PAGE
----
That’s for them to determine. That is entirely for them to determine. It is clear, you know my views about the need to fix the GST system. Now, that is not an easy task, and there’s a lot more work to be done, and the Commonwealth has not settled on any one approach here yet. But we are doing the work. We are listening. We had the Productivity Commission do their review, they have provided a draft report, and they have clearly got a lot more work to do. But the Western Australian Treasurer, I suspect, will be the odd one out in that group of eight state and territory Treasurers about the position that he’s prosecuting. But that gives him the opportunity to make that case to his colleagues. At the moment, his colleagues aren’t very supportive of the WA position. But the Commonwealth will seek to fix it. The way that you do that is you have a proper process, you do the research, you consult widely, you have a good transition plan if that’s the path you are going to go down, and that is how the Commonwealth is proceeding. Bill Shorten and Chris Bowen basically want to put in place an arrangement which doesn't fix the GST system, doesn't do anything to fix the system. It’s a bucket of money that they can’t fund. They have promised that before and they didn't deliver. So, I think Western Australians understand that they have no real solution there or no real fix, it is just a political gimmick.
If I can just ask another question, the co-chair of the Referendum Council has described Malcolm Turnbull as a mission master, what do you say about that characterisation of the Prime Minister?
I am not going to get into those issues, I’m just simply going to say this. We want to see practical things happen in this space, as the Prime Minister set out last week re this proposal to effectively have a third chamber. This is an idea that just doesn’t legs – and you have to be practical about these things. I can’t see the Australian people supporting having a special third chamber in our Parliament for that purpose. So, we have got to keep this real. The Prime Minister had discussions with his own indigenous advisory group on these matters yesterday and we want to continue to work forward on a program that is achievable. I think you’ve got to be honest with people about these things and we’re just being honest. If Australians really want a third chamber, which is just for one group of Australians, well, that’s not a voice. That’s an additional voice beyond a voice provided to every other Australian. There should be one voice for all Australians and every Australian has the opportunity, as they should, to elect their representatives, and it is great to see Indigenous members in the Parliament, whether it is Ken Wyatt or Linda Burney or a host of others who are there, they make a great contribution, and it would be great to see more. But the idea that we would have some sort of third chamber, I mean, we have to keep this on the road of something that is achievable and I think that the Australian community would broadly support.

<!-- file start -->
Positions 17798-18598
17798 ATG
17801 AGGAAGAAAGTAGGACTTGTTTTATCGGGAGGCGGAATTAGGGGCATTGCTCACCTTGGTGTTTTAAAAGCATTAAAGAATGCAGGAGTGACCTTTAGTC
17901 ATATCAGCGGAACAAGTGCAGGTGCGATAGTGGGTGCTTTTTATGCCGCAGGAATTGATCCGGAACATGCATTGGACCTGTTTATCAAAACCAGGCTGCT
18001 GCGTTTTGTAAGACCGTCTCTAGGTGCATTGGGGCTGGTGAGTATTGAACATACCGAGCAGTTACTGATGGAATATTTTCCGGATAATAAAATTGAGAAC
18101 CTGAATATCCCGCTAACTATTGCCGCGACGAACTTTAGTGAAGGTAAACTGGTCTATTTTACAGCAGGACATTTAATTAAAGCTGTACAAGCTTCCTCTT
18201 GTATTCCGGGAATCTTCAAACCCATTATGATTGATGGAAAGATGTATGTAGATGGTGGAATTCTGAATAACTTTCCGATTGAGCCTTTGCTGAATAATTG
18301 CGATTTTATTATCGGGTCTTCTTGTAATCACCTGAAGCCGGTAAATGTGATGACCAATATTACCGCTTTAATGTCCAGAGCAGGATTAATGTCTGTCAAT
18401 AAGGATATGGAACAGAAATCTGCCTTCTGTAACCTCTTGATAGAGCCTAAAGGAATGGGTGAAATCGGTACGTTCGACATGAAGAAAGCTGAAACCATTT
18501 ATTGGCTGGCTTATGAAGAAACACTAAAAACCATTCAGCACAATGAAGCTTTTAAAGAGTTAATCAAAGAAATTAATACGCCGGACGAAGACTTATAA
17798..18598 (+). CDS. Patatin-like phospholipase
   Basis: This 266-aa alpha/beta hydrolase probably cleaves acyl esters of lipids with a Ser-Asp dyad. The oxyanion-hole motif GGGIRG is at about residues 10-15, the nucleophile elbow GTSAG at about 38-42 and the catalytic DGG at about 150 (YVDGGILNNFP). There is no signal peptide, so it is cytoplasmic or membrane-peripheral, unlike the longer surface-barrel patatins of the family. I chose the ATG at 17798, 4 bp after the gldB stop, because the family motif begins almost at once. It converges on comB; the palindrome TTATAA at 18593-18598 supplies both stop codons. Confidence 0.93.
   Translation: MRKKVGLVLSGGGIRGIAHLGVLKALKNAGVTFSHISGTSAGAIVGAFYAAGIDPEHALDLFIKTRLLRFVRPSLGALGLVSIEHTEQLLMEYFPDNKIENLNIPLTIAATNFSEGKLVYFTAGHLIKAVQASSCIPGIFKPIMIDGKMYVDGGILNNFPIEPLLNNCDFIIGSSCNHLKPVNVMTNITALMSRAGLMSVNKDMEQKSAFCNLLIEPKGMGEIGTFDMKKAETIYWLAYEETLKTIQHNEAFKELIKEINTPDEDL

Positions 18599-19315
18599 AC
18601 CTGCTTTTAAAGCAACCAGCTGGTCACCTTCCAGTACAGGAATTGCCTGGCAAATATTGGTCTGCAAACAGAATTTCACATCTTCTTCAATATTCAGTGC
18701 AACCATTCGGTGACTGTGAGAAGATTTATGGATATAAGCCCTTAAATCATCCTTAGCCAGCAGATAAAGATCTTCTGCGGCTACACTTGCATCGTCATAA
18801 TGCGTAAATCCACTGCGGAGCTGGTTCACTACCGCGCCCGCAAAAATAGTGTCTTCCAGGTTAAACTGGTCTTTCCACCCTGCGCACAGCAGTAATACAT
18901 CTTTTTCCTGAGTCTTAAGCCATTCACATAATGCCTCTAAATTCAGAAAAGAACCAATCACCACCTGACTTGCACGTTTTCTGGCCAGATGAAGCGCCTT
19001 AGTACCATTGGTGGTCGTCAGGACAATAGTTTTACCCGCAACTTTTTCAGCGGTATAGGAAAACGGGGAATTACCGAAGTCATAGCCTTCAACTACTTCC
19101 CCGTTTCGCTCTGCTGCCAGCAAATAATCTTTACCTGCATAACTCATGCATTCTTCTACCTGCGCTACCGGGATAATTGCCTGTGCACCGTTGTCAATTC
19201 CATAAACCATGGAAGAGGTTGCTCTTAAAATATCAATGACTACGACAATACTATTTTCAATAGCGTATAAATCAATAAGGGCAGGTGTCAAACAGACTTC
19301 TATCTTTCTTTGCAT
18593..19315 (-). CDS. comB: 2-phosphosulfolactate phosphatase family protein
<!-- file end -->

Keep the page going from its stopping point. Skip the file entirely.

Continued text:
All of those Treasurers in the room today, people responsible for a lot of money, and increasingly a large amount of debt. Is that something that gets talked about in these meetings, and isn’t it a concern for these things?
Yes, it is. One of the good things about the housing agreement we reached today was that it was an agreement in a policy area that was reached by Treasurers and we’re talking about having to deal with a broader issue of not just social and affordable housing but how the broader housing market operates in their states and territories. Now, that obviously has to do is supply and demand of housing in the private market, as much as it does is how you pursue your policies on affordable and social housing, which is a much more targeted engagement and the Commonwealth provides Commonwealth rent assistance. We supplied support through this agreement that we were able to reach today and it is important that Treasurers are not only looking to solve these problems through these agreements, whether it is in the housing markets or elsewhere, but doing it in a responsible way, affordably. What concerned me about what the Shadow Treasurer said earlier here today is that he’ll be a soft touch for the states and territories. Each time they come demanding that he put taxes up to fund more state and territory expenditure, he will be a complete pushover. Now, you’ve got to work together – that’s true – but working together doesn't mean being a rollover, and that’s what you’ve got in Chris Bowen. He will just be rolled over. Now, people make all sorts of statements about me. Some of them are kind, some of them are unkind. I accept that. That is the nature of public life and we’re all imperfect individuals. But one thing people have never said to me is that I’m a pushover. Thanks very much.